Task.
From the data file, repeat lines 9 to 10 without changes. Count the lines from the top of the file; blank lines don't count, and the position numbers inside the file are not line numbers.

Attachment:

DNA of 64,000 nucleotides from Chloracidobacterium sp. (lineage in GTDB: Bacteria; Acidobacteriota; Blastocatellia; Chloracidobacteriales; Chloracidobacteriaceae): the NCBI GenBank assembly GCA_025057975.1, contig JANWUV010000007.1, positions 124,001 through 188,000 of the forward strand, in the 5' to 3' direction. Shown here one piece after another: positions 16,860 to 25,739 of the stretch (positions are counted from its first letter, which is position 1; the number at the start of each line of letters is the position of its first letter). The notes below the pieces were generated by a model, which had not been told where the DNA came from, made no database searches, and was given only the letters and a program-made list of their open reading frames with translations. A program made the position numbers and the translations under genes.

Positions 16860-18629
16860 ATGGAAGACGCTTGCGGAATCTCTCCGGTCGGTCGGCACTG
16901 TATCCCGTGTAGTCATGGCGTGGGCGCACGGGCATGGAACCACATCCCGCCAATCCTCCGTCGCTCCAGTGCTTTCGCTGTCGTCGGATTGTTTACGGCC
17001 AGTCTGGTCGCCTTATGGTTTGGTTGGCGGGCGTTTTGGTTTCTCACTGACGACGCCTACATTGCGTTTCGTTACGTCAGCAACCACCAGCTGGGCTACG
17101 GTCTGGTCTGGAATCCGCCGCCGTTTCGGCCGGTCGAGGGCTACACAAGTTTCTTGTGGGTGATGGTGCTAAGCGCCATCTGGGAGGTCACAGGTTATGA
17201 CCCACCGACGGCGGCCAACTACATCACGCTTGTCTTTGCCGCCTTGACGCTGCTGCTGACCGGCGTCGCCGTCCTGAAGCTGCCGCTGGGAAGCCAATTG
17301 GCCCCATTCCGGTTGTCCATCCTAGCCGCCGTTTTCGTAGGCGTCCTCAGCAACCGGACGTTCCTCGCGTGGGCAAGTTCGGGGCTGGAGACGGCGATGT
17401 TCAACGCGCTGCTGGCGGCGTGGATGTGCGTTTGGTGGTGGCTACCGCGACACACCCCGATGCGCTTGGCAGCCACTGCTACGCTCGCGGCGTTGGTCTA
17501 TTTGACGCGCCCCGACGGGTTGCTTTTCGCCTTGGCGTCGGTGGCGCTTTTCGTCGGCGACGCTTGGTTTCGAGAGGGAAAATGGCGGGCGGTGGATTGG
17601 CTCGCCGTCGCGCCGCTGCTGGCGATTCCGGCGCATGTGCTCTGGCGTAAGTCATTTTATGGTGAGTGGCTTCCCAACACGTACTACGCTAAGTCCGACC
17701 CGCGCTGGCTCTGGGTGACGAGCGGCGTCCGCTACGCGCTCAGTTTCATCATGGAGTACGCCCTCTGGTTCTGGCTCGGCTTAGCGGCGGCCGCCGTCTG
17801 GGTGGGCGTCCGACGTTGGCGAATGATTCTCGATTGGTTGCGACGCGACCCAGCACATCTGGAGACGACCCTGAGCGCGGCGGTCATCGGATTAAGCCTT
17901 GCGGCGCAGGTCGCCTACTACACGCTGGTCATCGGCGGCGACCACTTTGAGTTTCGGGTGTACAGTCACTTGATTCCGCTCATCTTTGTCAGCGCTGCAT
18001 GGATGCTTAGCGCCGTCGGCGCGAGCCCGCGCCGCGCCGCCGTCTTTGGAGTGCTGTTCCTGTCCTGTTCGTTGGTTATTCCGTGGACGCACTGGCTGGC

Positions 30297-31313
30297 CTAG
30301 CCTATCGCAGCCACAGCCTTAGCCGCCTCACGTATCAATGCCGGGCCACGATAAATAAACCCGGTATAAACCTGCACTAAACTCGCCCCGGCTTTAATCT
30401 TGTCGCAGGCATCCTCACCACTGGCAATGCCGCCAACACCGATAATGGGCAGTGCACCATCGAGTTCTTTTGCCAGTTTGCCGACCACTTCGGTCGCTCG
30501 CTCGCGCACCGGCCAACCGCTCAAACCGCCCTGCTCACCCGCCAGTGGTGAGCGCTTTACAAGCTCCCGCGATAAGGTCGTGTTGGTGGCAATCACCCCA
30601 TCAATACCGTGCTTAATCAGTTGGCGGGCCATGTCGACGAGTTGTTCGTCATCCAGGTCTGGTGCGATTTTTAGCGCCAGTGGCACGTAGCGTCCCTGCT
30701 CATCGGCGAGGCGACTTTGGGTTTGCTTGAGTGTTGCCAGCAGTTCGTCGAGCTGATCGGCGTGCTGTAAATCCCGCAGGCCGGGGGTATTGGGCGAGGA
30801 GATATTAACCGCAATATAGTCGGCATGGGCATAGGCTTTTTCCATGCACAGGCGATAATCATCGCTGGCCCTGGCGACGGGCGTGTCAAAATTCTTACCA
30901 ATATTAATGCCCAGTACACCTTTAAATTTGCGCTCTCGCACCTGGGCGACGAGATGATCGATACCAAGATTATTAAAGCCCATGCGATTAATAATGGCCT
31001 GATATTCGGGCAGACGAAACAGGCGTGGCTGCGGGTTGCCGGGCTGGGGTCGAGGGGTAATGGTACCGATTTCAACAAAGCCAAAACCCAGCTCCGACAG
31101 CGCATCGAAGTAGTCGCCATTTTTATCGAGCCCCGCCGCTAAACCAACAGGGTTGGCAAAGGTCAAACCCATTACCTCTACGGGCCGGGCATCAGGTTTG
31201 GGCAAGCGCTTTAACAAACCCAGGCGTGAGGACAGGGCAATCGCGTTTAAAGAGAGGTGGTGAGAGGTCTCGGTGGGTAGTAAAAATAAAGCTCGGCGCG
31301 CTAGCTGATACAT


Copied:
17401 TCAACGCGCTGCTGGCGGCGTGGATGTGCGTTTGGTGGTGGCTACCGCGACACACCCCGATGCGCTTGGCAGCCACTGCTACGCTCGCGGCGTTGGTCTA
17501 TTTGACGCGCCCCGACGGGTTGCTTTTCGCCTTGGCGTCGGTGGCGCTTTTCGTCGGCGACGCTTGGTTTCGAGAGGGAAAATGGCGGGCGGTGGATTGG